Values

Sep. 12th, 2015 06:27 pm
stoutfellow: Joker (Joker)
German Chancellor Angela Merkel has surprised a lot of people by accepting a large number of refugees from the fighting in the Middle East. Some people seem not to have understood what she's doing.
Merkel was given an honorary degree in Bern, Switzerland, the other day.  Following the ceremony there was a Q&A session.  “You’re doing a lot to help the refugees,” one woman asked.“What are you doing to protect our Christian values?”
My immediate response would have been to say something like, "I'm doing a lot to help the refugees. I'm protecting our Christian values by trying to live up to them."

But then, I'm not a politician. Her answer was more like this:
First off, she said, we in Europe should recognize that we are responsible for a lot of the misery in the Middle East. It’s not just that problems are coming to us. In some cases there are even IS fighters of German origin. “We can’t behave as if this had nothing to do with us.” Of course we have to arm ourselves against terror, but Europe’s history is so filled with gruesome confrontations, it seems to me, that we ought to be very careful when we complain about things going on elsewhere in the world. We have no reason for arrogance. “And I say that as German Chancellor.” The best approach to take in the face of religious people of another faith, she suggested, is to arm yourself with greater knowledge of your own faith.
Which is a pretty good answer too. Ms. Merkel is not one of my favorite politicians, but she's doing the right thing here. Not everyone is.

H/t to the Slacktivist

Umm...

May. 16th, 2015 03:50 pm
stoutfellow: My summer look (Summer)
British Prime Minister David Cameron:
“For too long, we have been a passively tolerant society, saying to our citizens: as long as you obey the law, we will leave you alone. It’s often meant we have stood neutral between different values. And that’s helped foster a narrative of extremism and grievance.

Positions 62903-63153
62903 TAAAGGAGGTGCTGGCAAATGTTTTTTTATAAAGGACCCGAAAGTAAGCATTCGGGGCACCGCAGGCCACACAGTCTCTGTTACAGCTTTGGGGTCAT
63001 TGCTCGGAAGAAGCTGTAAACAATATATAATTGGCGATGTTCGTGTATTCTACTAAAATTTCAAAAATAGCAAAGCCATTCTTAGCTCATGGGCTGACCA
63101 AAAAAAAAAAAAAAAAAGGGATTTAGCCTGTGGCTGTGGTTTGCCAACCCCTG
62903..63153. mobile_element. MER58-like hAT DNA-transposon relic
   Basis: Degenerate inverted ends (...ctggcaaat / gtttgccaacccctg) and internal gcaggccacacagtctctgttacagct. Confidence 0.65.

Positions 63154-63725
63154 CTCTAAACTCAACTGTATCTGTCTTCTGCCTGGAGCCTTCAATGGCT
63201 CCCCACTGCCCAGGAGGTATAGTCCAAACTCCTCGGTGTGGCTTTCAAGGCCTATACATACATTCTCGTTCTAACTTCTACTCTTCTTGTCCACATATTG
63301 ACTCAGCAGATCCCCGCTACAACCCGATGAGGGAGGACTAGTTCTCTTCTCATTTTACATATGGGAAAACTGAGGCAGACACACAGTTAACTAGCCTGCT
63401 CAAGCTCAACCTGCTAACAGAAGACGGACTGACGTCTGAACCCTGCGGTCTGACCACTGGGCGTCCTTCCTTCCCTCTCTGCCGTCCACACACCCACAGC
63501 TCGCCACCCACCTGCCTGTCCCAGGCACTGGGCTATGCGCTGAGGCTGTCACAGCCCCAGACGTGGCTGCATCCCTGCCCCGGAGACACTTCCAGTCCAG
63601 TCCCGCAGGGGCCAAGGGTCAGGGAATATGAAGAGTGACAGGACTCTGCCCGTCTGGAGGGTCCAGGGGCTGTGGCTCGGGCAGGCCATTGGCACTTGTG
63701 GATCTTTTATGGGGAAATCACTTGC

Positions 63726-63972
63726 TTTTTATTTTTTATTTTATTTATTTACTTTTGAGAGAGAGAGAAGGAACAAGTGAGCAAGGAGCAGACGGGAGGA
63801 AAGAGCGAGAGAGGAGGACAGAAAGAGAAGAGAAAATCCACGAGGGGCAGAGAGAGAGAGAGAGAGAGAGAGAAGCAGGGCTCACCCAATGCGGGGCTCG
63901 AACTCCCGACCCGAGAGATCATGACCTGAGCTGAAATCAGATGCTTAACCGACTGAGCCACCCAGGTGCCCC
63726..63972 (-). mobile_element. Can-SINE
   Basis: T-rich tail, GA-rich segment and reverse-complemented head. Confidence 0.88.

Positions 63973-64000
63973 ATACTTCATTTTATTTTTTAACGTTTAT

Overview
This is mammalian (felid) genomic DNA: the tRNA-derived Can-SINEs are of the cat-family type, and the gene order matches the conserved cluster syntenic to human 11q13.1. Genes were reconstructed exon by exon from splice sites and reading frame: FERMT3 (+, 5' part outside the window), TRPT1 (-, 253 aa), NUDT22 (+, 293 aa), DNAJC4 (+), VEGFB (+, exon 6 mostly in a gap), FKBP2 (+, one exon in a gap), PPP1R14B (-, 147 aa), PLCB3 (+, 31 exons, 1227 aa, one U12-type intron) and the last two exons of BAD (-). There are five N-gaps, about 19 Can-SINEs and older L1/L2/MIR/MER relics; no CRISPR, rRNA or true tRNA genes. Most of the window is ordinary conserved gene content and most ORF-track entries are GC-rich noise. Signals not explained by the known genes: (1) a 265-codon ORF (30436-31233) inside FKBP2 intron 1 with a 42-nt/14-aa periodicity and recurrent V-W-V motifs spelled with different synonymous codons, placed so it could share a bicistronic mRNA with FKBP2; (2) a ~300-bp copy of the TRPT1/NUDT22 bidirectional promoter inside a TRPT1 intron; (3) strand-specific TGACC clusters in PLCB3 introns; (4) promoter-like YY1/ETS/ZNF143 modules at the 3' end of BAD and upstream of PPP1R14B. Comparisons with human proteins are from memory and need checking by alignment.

“This government will conclusively turn the page on this failed approach. As the party of one nation, we will govern as one nation and bring our country together. That means actively promoting certain values.
“Freedom of speech. Freedom of worship. Democracy. The rule of law. Equal rights regardless of race, gender or sexuality.
“We must say to our citizens: this is what defines us as a society.”
I'm having real difficulty connecting the first sentence to the rest of the quote, and I find that first sentence flatly frightening.
stoutfellow: (Murphy)
This could be very big indeed.

One concern that I have, that's not mentioned in the article, is that this is being carried out under the auspices of the Turkish government. Turkey has been militantly secularist since the time of Atatürk, and I don't know what effect that will have on the reception of this work. Also, from what I understand, Turkey is not popular among Arabs - they still remember the Ottoman occupation - or among Iranians - the Ottoman and Persian empires were rivals, often belligerent ones, for centuries.

Still, it will be interesting to see what comes of this.
stoutfellow: (Ben)
Here's an interesting post by Jonathan Edelstein on Fijian politics, the Dominion of Melchizedek, and the future "shell countries".
stoutfellow: Joker (Default)
Hat tip to The Head Heeb for this very interesting article on the implementation of shari'a in northern Nigeria over the last six years.
stoutfellow: Joker (Default)